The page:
This investigation evaluated the effects of storage length and temperature on the proximate and mineral compositions of yolk and albumen (white) of chicken eggs. A total of 720 eggs were used in a 4 X 2 factorial experiment consisting of four (0, 7, 14 and 21) storage days and two (room and cold) storage temperatures. Data obtained were subjected to ANOVA. The results showed no significant effect of storage length on crude protein and ash contents of the egg parts whereas carbohydrate increased significantly with increasing storage length. Also, protein and fat contents of the yolk were largely influenced (p<0.05) by storage temperature but nutrients in the albumen did not differ significantly between the two storage temperatures. On the other hand, mineral compositions of the egg components did not vary noticeably by storage temperature but storage length influenced some minerals considerably. It was noted that variations in proximate and mineral contents of egg yolk and albumen under different storage conditions exist; so, storage conditions (length and temperature) must be given much attention when keeping eggs prior to consumption in order to ensure nutrient quality.
Keywords: Egg quality, Egg protein, Nutrients, Storage length, Storage temperature.

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205-Mucuna_pruriens_leavesResearch Paper

Extracting phytocompounds from Mucuna pruriens leaves as potential ruminant feed additives using different solvents

Muhartatik T, Chuzaemi S, Natsir MH, and Marjuki.

Online J. Anim. Feed Res., 13(3): 177-183, 2023; pii: S222877012300027-13

DOI: https://dx.doi.org/10.51227/ojafr.2023.27


Some secondary metabolites of plants could serve as ruminant feed additives. They primarily preserve protein from rumen breakdown, reduce rumen protozoa population, and decrease methane gas production. The current study aimed to identify the phytocompounds content of extracted Mucuna pruriens leaves using the Microwave-assisted extraction method using three different solvents of methanol 70% (EM), aquadest (EA), and combinations of EM and EA (EK). The phytocompounds were identified by Gas Chromatography-Mass Spectrometry (GC-MS) analysis. Some phytocompounds identified in the Mucuna pruriens substances from GC-MS curve proportion area of EM were 10.35% inositol, 3.1% quinazoline, 4.72% anthraquinone, 3.76% Coptisine, 2.06% isoquinoline, 2.18% D-gluconic acid, 2.83% D-Fructose, 3.91% D-glucose, and 4.59% butanedioic acid. The phytocompounds for EK were 17.22% inositol, 6.36% Niclosamide, 1.4% Acetamide, 1.32% Aniline, 55.97% 4-Amino-2-(4-methoxyphenyl)-5,6,7,8-tetrahydrofuro[2,3-b] quinoline-3-carbonitrile, 17.22% inositol. Furthermore, 22.73% inositol, 6.55%, ribonoic acid, 5.58%, silanol, 21.27% butanodioic acid, 2.88% Fluoroquinoxaline, 5,31%, glycerol, 1,64%, D- gluconic acid were found in the EA. The EA had high inositol content, the EK had high quinoline content, and the EM showed moderate results for all phytobiotics. The total phenolics, flavonoids, tannins, and saponins content significantly differed among the three solvents. The EA yielded the highest concentrations of total phenolics, flavonoids, and tannins, but the lowest concentration of total saponins. In contrast, the EM yielded the lowest total phenolics, flavonoids, and tannins content, but the highest total saponins content. Meanwhile, the EK yielded modest results for all phytocompounds, with values between EA and EM. In conclusion, the methanolic extract of Mucuna pruriens substance had the highest phytocompounds and bioactive potential as ruminant feed additives.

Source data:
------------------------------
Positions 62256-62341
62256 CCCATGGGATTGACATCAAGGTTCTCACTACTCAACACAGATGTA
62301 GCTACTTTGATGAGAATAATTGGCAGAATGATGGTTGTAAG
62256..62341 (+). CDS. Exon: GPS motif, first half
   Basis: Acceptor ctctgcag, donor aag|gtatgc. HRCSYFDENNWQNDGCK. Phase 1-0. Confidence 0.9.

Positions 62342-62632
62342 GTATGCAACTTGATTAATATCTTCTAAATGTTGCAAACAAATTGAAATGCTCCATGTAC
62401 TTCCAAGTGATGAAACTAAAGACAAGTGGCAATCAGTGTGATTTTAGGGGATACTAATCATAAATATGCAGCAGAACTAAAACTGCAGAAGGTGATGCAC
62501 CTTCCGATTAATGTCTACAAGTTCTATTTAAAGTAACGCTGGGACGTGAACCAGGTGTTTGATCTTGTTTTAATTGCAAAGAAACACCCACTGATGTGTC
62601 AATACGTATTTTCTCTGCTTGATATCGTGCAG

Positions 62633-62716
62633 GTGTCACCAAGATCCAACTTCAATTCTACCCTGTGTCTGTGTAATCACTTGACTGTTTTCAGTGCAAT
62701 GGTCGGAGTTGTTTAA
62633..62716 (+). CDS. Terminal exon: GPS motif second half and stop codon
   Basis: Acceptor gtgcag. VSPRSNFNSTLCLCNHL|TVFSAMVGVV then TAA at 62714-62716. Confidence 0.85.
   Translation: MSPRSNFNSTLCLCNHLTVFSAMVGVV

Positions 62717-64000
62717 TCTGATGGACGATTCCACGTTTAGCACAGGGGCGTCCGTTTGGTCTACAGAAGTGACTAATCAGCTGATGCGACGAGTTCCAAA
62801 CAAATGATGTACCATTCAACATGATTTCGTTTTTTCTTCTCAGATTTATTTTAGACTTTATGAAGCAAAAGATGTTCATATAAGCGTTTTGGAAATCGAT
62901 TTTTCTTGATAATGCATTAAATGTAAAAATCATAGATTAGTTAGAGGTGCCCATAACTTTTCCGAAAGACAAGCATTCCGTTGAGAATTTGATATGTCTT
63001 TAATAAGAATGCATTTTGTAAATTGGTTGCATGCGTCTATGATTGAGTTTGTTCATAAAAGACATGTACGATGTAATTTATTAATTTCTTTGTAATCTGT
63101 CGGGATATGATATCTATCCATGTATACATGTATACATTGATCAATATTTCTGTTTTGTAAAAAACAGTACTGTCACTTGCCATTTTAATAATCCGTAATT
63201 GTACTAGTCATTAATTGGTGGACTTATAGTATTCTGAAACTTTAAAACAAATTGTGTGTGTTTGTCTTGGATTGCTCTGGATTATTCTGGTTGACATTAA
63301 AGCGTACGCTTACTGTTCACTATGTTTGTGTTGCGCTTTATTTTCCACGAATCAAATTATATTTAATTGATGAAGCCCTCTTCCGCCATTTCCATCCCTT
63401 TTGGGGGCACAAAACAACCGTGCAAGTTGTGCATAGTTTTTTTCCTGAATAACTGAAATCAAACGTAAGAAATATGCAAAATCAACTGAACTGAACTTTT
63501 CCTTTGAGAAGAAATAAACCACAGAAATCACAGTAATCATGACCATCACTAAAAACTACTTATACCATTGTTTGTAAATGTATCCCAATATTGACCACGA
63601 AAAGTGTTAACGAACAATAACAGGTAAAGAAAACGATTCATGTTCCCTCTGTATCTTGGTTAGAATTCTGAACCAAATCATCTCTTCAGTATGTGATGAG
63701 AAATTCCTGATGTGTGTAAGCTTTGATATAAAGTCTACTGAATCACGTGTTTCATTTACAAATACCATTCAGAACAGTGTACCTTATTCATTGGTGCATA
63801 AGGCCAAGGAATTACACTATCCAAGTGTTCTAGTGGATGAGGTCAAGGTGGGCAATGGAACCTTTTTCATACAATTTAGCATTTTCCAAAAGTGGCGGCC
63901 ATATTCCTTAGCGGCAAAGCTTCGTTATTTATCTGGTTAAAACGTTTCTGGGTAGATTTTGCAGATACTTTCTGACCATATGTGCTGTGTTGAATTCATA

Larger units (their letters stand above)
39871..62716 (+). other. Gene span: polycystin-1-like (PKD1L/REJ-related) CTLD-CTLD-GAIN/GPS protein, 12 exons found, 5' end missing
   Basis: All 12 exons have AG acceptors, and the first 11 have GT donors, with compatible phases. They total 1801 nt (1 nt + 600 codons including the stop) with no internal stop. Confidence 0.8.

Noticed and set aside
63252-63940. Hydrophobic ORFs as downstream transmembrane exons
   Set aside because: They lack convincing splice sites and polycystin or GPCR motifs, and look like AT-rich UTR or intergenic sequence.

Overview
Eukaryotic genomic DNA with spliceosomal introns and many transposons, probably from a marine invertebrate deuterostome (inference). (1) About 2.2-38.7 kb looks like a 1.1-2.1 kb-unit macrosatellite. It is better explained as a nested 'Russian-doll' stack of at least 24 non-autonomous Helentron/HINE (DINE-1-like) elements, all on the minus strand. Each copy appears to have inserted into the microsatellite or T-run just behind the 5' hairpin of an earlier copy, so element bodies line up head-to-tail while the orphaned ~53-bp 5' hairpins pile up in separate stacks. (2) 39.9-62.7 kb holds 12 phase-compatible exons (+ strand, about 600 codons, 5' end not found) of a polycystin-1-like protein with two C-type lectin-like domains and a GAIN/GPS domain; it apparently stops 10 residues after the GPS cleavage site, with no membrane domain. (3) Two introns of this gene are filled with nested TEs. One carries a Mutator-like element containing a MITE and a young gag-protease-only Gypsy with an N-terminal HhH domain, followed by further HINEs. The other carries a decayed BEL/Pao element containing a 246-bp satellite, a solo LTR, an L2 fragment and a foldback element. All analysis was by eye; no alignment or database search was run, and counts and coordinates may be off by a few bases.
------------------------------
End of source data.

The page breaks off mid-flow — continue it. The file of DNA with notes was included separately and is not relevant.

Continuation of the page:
Keywords: Feed additives, Gas chromatography, Mucuna pruriens, Phytocompounds, Solvent, Secondary metabolites

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Research Paper

Occurrence of parasites in fish marketed in the Inezgane wholesale market and the fishing port of Agadir, Morocco

Dahani S, Bouchriti N, and El Hariri O.

Online J. Anim. Feed Res., 13(3): 184-191, 2023; pii: S222877012300028-13

DOI: https://dx.doi.org/10.51227/ojafr.2023.28


Based on importance of animal products safety, the purpose of this work was to assess the extent of parasitism at the wholesale market level of Inezgane and the fishing port of Agadir in Morocco. For this purpose, fieldwork aimed at direct investigation of parasites involved 366 fish pieces. This study was conducted in the period between March and June 2021. The prevalence of parasitism was 20.76%. The total number of parasites collected is 2385 including 1959 nematodes, 318 xenomas, 92 cestodes, and 16 isopods. An abundance of 6.51 and an overall intensity of 31.38. These infestation parameters varied by species and location of origin. For the qualitative analysis of the parasites, the study revealed a predominance of L3 larvae of the Anisakis nematode with a percentage of 82.14%. Xenomas had a percentage of 13.33%. As for the cestodes of Gymnorhynchus gigas, the larvae were collected from the Atlantic pomfret (Brama brama) with a percentage of 3.86%. As a result of this study, a significant positive correlation of r=0.81 was shown between the total length of the fish and the number of anisakids. The results of this study revealed that the extent of parasitism seems to be less pronounced in some species, but there is still a presence of concern.